What we worship

I’ve been reading and pondering a really fantastic new book by Peter Rollins called The Idolatry of God: Breaking Our Addiction to Certainty and Satisfaction. It’s an excellent book, and it’s really challenging me to think (in a good way) about a lot of things.

One of those things is taking a hard look at what an idol really is, how we worship idols, and which idols show up in my own life. I’m discovering that idols don’t always look like I expect them to and that I am not always consciously aware of what I worship.

My ponderings about these topics has brought me back to the quote below from David Foster Wallace in This is Water.

“In the day-to-day trenches of adult life, there is actually no such thing as atheism. There is no such thing as not worshipping. Everybody worships. The only choice we get is what to worship. And the compelling reason for maybe choosing some sort of God or spiritual-type thing is that pretty much anything else you worship will eat you alive. If you worship money and things, if they are where you tap real meaning in life, then you will never feel you have enough. Worship your body and beauty and sexual allure and you will always feel ugly, and when time and age start showing, you will die a million deaths before they finally grieve you. Worship power, you will end up feeling weak and afraid, and you will need ever more power over others to numb you to your own fear. Worship your intellect, you will end up feeling like a fraud, always on the verge of being found out.”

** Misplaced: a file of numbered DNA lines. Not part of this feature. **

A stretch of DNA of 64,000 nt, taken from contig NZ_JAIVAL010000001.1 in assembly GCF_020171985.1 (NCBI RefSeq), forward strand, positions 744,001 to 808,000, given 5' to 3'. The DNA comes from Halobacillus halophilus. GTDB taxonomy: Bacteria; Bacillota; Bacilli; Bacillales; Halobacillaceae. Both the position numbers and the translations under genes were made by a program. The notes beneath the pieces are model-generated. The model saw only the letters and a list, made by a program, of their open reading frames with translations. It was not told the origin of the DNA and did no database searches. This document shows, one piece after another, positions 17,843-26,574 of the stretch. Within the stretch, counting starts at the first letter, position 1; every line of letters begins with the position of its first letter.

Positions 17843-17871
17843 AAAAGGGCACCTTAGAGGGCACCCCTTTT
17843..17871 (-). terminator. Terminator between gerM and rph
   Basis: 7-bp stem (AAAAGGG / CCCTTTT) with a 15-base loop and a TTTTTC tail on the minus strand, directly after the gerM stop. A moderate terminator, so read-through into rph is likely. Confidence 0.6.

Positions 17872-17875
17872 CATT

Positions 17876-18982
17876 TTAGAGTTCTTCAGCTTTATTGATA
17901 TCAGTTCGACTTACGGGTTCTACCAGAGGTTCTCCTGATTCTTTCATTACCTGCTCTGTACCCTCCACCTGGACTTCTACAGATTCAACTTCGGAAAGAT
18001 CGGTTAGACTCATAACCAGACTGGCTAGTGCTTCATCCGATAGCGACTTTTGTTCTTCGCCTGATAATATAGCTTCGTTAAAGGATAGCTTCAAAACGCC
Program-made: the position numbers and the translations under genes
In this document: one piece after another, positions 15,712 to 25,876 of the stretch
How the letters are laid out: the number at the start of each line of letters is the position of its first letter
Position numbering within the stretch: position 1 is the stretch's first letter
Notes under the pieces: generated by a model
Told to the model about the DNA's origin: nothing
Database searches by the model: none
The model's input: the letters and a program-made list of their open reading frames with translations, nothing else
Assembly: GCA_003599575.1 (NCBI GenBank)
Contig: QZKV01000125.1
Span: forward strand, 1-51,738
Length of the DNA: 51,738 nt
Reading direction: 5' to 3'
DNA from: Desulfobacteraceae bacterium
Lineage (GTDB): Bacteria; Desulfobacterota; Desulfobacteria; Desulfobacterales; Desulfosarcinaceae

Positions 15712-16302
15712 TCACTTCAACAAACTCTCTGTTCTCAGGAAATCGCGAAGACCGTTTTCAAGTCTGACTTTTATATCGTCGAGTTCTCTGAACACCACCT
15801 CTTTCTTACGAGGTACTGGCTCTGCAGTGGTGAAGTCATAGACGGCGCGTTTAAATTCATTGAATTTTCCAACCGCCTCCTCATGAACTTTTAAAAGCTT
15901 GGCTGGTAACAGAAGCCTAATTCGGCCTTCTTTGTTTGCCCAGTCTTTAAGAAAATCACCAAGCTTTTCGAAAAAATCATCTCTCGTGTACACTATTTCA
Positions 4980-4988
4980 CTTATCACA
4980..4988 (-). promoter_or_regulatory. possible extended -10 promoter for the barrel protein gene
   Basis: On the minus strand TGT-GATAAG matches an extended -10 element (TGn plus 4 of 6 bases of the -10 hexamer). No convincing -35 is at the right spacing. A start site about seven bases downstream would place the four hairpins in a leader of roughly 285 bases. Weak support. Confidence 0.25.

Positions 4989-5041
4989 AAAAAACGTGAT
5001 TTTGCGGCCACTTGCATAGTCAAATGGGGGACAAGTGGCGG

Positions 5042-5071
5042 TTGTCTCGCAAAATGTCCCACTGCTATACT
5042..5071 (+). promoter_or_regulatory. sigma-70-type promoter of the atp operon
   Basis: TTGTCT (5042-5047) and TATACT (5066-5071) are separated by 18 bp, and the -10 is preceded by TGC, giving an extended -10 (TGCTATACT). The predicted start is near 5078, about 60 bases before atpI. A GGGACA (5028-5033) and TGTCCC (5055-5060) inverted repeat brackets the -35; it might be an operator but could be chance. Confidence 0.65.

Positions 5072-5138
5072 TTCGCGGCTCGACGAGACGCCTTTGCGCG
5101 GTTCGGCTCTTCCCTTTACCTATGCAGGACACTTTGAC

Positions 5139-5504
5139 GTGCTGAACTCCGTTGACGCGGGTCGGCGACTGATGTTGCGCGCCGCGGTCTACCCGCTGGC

It’s so easy to think that we don’t worship anything or to fool ourselves about what we really do worship. But if we play close enough attention, the signs are always there showing us what we are worshiping in our actions, our values, our priorities, and the effect that our objects of worship have on us.

When we’re willing to stop and really observe closely, what we find may not be what we expect. But until we are aware of what we are worshiping, we cannot choose anything better either.

A Note on Comments: A chrysalis is by nature a fragile and vulnerable place to be, so I am committed to keeping this a safe place for me and for my readers. Comments sharing your own journey, even if your experience is different from mine, are always welcome and encouraged. Expressions of support or encouragement are also welcome. Comments that criticize, disparage, correct, or in any way attempt to undermine the validity of another person’s experience or personal insight are not welcome here and will be deleted.

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